(QCOSTARICA) The business of “escorts” is common and lucrative in Costa Rica, varying people paying a woman or a man to accompany them to social activities or event and the covenant sometimes, not always, includes the payment for sex.
Contacts are made by phone, messaging applications, or other media leaving no trace, the transactions are always in cash, with the provider the service pocketing it. Some estimates, according to several polls by Crhoy.com, the “escorts” can earn up to US$1,000 per night, tax-free.
Not all escorts are prostitutes, while all prostitutes are “escorts”.
And that has gotten the attention of the tax man, the Ministry of Finance, who is looking to uncover these people avoiding to pay taxes.
Crhoycom reports that “…Being socially reprehensible activities, people who perform these actions do so hidden and often in different locations, receiving only cash,” said Fernando Rodriguez Deputy Minister of Revenue, who reported that they are people who handle large sums of cash.
According to Rodriguez, the escort business is not the only lucrative activity that is avoiding the taxman. In the country there are many “informal activities” that bypass the payment of taxes, such as self-employed professionals working from home or don’t have a need for a physical location.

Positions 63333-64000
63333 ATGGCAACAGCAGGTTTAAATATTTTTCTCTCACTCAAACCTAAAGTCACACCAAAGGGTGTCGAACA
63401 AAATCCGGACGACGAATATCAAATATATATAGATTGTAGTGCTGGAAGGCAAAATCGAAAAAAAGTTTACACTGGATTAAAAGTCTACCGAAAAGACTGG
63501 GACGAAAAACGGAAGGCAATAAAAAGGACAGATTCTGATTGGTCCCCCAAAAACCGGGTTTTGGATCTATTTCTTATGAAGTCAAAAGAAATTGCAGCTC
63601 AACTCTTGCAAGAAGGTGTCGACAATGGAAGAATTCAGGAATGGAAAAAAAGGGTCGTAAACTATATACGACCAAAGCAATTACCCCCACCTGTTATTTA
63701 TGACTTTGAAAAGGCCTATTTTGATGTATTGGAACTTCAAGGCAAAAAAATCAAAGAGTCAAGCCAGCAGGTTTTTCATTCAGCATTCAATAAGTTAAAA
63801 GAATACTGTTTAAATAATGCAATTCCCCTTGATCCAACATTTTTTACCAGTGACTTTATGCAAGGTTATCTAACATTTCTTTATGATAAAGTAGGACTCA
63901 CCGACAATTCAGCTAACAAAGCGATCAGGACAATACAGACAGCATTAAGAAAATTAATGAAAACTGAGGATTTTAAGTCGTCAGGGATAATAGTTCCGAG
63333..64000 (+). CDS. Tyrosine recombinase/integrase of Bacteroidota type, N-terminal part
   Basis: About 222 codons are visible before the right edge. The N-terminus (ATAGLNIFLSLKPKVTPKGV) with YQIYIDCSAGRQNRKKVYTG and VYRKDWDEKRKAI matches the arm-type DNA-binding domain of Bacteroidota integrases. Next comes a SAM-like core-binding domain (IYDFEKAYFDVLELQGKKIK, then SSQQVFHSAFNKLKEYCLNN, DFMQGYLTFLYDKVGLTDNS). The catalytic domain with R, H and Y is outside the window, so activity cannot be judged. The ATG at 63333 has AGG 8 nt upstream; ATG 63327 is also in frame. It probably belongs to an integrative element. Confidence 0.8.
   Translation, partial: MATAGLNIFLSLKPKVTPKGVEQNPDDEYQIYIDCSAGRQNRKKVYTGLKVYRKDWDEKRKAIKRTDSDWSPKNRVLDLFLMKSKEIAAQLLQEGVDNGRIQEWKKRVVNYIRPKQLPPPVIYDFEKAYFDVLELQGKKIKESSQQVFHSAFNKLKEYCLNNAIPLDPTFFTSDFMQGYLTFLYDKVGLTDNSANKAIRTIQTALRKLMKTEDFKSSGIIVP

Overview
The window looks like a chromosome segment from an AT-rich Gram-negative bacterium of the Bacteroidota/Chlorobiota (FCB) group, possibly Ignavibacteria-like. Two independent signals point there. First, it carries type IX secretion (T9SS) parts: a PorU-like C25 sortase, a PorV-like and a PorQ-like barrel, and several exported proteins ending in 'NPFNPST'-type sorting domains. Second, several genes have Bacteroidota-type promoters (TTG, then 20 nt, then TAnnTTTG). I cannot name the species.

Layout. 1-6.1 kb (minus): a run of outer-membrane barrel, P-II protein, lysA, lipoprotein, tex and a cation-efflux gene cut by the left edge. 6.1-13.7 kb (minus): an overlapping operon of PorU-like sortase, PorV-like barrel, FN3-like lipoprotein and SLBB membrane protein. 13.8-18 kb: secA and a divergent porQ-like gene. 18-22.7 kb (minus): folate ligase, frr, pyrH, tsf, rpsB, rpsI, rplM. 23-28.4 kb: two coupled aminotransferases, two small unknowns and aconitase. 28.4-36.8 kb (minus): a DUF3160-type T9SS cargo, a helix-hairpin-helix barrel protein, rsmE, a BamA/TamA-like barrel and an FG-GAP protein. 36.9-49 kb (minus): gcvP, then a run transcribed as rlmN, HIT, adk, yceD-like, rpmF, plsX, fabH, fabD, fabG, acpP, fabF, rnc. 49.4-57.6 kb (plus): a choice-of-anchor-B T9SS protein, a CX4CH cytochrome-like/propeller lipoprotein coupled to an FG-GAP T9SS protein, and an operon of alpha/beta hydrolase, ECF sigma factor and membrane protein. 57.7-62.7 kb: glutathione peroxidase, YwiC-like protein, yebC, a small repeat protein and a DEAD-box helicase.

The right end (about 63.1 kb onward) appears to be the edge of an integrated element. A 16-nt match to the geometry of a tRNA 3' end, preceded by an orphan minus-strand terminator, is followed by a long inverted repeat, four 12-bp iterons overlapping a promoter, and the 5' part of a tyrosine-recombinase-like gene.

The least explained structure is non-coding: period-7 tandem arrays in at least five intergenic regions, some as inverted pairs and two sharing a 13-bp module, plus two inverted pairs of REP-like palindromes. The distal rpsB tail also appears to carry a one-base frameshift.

Their commonality is receiving payment in cash and with no paper trail. This includes professional like escorts, but can also be a repairman, fixing a refrigerator or washer, for example, offering a lower price in return for a cash payment. In the latter, some will even offer a warranty and a written receipt, but not in an ‘official receipt’, that is a receipt registered with Taxation under the “Facturas y Recibos Timbrados por Tributación Directa”.
The official explains that the only way they can identify some of the people who earn large sums of untaxed cash is when they decide to make a large purchase, such as a car or a house, and that information reaches the Tax Department.
Rodriguez said that it is for this reason, among others, proposals have been made to find ways to reduce the use of cash in the Costa Rican economy.
Experts say, that although all lucrative activities must pay taxes, the Ministry of Finance fails to uncover informal activities, leaving a gap, allowing for the avoidance of payment of taxes on earnings.